The Benefits of Flexible Grouping

Flexible grouping is a teaching strategy in which learners are grouped to receive advanced instruction. Flexible grouping is a data-driven practice. You can utilize data you already have on hand to group and regroup learners to meet their evolving needs. A crucial component of flexible grouping is that while all learners work toward the same learning goal, the work addresses learners’ varying learning needs. The work is engaging and essential for all learners, but the task or how they show what they’ve learned may look different for each group. In this article, we will look at the benefits of flexible grouping for educators.

Benefits for Learners

They are not being pigeonholed. Flexible grouping allows for regrouping for distinct content areas. That’s beneficial to learners who learn and think differently because they may have challenges in some content areas and not others. For instance, a learner who struggles with reading but not math can be grouped with other learners who have similar reading support needs. That learner can then be regrouped for math.

Learners are valued. Learners bring their skills, talents, and life experiences to the group. In flexible groups, learners see that everyone adds value to the learning community. This mirrors the culturally responsive teaching philosophy of identifying learners’ assets and utilizing them to create learner-centered instruction. Working in learner-led groups means that non-educational strengths, like leadership skills, are essential, too.

A sense of ownership. With flexible grouping, learners also develop ownership of and responsibility for their learning. This is good preparation for higher education or work, where teams often rely on people’s differing skill sets to manage distinct assignments in a project.

Language practice. Flexible grouping is also particularly beneficial. This gives them additional chances to interact with classmates who speak English fluently and practice the educational and interpersonal language. Learners can also be placed in groups with other peers who speak the same home language. Then they can discuss content or ideas before sharing their ideas in English.

Benefits for Educators

They are developing a team-oriented environment. Flexible grouping helps build a positive culture in your class. Knowledge and practice become more fluid as learners are constantly learning from others in the room instead of just relying on you.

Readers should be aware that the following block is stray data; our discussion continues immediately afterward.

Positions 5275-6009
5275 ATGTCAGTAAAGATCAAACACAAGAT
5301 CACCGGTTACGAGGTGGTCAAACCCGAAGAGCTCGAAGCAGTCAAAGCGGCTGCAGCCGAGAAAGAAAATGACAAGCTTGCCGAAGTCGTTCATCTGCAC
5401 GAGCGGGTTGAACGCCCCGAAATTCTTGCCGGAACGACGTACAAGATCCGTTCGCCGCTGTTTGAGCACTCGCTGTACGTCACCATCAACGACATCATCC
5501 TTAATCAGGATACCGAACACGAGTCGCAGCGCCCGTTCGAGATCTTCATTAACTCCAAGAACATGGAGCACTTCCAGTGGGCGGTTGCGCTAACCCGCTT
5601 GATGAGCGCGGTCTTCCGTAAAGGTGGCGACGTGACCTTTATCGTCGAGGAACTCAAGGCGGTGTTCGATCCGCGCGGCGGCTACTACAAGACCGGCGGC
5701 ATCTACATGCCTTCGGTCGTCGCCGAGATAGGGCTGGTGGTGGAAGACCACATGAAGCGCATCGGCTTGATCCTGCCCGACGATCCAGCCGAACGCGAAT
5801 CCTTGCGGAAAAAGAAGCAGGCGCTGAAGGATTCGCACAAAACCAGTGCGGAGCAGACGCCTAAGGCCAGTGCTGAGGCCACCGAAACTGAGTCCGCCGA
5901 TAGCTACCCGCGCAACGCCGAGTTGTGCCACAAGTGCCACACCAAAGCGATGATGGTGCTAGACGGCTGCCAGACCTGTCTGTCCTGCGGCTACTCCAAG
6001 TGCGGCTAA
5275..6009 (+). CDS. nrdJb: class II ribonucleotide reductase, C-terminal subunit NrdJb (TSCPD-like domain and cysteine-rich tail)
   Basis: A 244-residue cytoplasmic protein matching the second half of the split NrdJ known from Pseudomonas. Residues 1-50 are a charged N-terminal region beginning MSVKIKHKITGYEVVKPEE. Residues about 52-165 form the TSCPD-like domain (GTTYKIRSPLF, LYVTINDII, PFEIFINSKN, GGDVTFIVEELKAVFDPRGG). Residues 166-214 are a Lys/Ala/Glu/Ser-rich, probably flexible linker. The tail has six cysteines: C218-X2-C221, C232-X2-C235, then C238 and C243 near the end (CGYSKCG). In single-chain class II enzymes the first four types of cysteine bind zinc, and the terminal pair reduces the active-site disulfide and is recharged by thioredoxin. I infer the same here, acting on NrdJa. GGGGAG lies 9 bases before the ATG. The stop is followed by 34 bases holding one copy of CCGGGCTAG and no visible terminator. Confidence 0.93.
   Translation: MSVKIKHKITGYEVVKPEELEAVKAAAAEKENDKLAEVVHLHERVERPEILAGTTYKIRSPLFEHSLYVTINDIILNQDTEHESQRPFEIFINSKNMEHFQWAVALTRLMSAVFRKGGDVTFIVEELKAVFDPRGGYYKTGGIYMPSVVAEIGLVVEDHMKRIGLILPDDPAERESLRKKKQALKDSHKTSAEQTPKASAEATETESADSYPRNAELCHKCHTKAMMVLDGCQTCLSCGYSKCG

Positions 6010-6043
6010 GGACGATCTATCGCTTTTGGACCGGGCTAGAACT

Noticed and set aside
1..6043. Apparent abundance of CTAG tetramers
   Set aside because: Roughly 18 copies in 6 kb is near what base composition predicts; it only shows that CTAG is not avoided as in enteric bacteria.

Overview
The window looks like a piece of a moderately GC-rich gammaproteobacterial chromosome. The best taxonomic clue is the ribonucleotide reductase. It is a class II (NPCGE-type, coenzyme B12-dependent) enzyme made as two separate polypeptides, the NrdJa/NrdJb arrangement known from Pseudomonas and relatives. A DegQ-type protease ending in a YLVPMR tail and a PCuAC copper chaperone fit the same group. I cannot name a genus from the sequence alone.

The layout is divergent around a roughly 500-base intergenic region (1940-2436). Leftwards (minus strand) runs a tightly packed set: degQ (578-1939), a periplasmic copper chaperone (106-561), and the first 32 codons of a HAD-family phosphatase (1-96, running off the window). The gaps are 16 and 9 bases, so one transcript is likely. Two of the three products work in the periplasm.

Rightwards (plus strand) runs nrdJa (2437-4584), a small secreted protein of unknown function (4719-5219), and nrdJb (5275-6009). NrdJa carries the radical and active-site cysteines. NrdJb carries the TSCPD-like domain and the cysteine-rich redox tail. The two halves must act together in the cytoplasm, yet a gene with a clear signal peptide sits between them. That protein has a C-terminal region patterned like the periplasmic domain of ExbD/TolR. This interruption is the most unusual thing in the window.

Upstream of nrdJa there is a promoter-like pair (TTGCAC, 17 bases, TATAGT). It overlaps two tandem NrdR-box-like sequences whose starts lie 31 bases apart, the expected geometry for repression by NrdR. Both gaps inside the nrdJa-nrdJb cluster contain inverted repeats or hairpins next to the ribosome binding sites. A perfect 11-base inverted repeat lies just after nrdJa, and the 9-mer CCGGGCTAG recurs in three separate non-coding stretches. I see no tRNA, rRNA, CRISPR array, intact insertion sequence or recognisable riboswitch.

Opportunities for learners to practice academic skills. Flexible grouping is a way to provide more support without having to find the time or change your daily schedule to pull learners aside. In small groups, you can give learners practice opportunities at their instructional level and increased feedback.

Opportunities to collect data. Since flexible grouping depends on data, it also gives you a routine for data collection. When learners are working in groups, you can collect observational data and more formalized data. For instance, you may ask learners to take pictures of their work at the beginning, middle, and end of the lesson.

The data can help you make immediate modifications to your instruction at the moment. This also helps you tailor your future instruction, including switching up your groups the next day. For instance, let’s say you’re grouping learners for literacy time. Some learners are working on learning vowel sounds, and you’ve identified a few are having trouble with /a/, while others are having trouble with /i/.

You can target your instruction by developing homogeneous groups based on the tricky vowel. At the same time, you have learners who are beginning to learn about making inferences. Since this is a new academic skill, you can utilize heterogeneous groups to collaborate on the skill and learn from each other. With both situations, you’re able to create a dynamic that avoids the stigma of being pulled aside for small group instruction.

Can you think of any additional benefits of flexible grouping for learners and educators? Can you think of anything that we missed? If so, post them in the comment section below.

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